Experience America’s 2017 Solar Eclipse
On the afternoon of August 21, 2017 millions of people across the United States will be able to observe an amazing spectacle of nature – a total solar eclipse. During a solar eclipse, the moon passes between the Sun and the Earth, casting its shadow on the Earth.
During a total eclipse, daytime becomes deep twilight and the Sun’s corona can be seen glowing in the darkened sky. It is a beautiful event to behold, but potentially blinding if not done safely.
Staring at the sun for even a very short time can cause permanent damage to the retina, usually in the fovea, the most sensitive part of the retina that is responsible for central vision and our ability to see fine detail. Therefore, it is not safe to view an eclipse with the naked eye. Many people have been blinded by directly staring at the sun. Thankfully, for those who are fascinated by all things astronomical, there are several ways that you can safely view this spectacular astronomical event.
Before discussing proper viewing of solar eclipse, let’s review all the ways that are absolutely not safe to view a solar eclipse. NEVER, NEVER look directly at the sun, either with the naked eye or through telescopes, binoculars or camera lenses. Even using Baader Planetarium’s AstroSolar Safety Film does not make for safe viewing with the eye. They are only meant as aperture filters for those optical devices and are not safe for direct viewing of the sun with your eyes.
It is also not safe to use the homemade filters you may have heard about. Dark sunglasses, neutral density or polarizing camera filters, smoked glass, exposed camera film, space blankets, potato chip bags, DVDs or any other materials you may have heard about are not safe for looking at the sun. These homemade filters may seem like they dim the sun to a comfortable level, but they do not do so across the whole electromagnetic spectrum. Just because they may make it comfortable to look at the sun, does not mean they are blocking solar infrared radiation. While it may be a comfortable view, the sun’s IR rays are damaging your retina. And because there are no pain receptors in the retina, you will not know until you notice the blind spots have developed that you have made a tragic mistake. To repeat, do not use homemade filters to look at the sun!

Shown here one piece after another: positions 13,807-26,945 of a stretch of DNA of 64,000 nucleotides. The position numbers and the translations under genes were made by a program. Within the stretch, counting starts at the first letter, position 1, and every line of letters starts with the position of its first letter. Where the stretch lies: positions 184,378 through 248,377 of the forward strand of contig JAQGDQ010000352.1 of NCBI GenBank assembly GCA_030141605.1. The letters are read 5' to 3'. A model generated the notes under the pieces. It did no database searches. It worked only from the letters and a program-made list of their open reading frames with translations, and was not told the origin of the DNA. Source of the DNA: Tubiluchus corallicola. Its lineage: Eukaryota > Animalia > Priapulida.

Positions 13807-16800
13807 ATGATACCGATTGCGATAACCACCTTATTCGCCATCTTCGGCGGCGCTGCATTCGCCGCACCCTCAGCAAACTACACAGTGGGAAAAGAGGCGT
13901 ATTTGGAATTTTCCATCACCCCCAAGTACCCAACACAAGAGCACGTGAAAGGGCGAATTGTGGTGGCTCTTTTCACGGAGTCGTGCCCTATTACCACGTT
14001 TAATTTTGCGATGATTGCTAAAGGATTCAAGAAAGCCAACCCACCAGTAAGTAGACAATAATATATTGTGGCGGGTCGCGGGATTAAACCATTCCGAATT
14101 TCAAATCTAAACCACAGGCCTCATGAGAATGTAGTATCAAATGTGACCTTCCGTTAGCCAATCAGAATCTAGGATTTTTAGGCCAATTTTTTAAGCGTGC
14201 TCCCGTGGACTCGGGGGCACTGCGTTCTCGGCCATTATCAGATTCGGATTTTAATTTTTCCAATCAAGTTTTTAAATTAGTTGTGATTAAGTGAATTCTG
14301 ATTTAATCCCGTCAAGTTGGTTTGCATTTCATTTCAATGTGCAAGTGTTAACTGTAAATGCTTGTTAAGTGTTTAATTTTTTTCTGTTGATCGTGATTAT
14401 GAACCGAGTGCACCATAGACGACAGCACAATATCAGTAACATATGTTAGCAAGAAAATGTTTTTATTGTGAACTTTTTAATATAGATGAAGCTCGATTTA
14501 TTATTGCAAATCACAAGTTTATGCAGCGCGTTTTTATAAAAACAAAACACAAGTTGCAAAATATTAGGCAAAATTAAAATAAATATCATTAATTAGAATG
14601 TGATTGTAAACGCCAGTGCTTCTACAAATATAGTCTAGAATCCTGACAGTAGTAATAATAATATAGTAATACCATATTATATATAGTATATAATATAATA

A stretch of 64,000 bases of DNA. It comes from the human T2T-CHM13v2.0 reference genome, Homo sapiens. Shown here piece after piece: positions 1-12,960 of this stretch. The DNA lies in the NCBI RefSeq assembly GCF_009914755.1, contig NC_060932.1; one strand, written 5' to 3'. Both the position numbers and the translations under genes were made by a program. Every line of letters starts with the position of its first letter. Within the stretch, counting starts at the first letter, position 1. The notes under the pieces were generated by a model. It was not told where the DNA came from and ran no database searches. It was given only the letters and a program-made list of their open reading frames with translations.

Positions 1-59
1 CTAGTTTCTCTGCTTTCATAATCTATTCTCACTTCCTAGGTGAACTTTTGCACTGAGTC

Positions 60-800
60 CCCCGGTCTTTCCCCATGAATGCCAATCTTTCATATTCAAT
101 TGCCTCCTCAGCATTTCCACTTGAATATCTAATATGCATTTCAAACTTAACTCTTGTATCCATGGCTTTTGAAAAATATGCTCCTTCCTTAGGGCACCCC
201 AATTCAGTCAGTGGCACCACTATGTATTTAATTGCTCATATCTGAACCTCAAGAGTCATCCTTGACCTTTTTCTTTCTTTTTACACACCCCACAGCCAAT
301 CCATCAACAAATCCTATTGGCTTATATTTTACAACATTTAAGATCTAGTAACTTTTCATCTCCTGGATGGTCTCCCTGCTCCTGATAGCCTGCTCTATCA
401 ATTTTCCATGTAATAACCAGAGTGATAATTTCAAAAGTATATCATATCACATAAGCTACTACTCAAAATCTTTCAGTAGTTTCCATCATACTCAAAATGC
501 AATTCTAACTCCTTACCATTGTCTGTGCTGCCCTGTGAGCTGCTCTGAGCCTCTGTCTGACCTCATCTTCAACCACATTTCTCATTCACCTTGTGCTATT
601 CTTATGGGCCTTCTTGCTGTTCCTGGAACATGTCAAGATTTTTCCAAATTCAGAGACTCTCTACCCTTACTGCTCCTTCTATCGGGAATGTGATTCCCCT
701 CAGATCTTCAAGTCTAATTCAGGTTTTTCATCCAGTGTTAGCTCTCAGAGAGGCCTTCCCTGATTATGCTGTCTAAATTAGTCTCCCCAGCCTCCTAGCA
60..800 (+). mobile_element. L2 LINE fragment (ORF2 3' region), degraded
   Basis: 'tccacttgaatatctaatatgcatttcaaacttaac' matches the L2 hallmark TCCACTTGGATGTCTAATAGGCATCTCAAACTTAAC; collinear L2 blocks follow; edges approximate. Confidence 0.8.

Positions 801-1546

So what are the safe ways to view a solar eclipse?
A very cheap way is through indirect viewing by the use of pinhole projection. You don’t need any materials more expensive than your hands. With your back to the sun, cross your outstretched, slightly open fingers of one hand with the slightly open fingers of the other hand to make a grid of small openings between your fingers. Then look at the shadow of your hands and you will see a grid of small images of the eclipse on the ground. Another way is to have two sheets of paper. Use a tack or pin to make a perfectly round hole in one sheet and then project the image of the eclipse onto the other sheet with the pinhole you just made.
Of course, indirect viewing is not as impressive as directly viewing the eclipse. The only safe way to do that is with the use of special purpose solar filters such as eclipse glasses or handheld viewers made specifically for this purpose. These filters must meet the ISO 12312-2 international standard for such products. To date, 5 manufacturers have certified that their products this standard: Rainbow Symphony, American Paper Optics, Thousand Oaks Optical, TSE 17 and Baader Planetarium. These viewers are very inexpensive and can be purchased online.
Make sure to inspect your filters to make sure they are not scratched or damaged. If they are, do not use them. Make sure to read and follow the directions printed on the filters. Also be sure to supervise any children who will be using them. Be sure to cover your eyes with the filters BEFORE you look at the sun. And make sure to look away from the sun before removing the filters.
A solar eclipse is one of nature’s most amazing spectacles. If you follow these simple guidelines, you can safely view one and enjoy a memory of a lifetime!
Dr. James Grove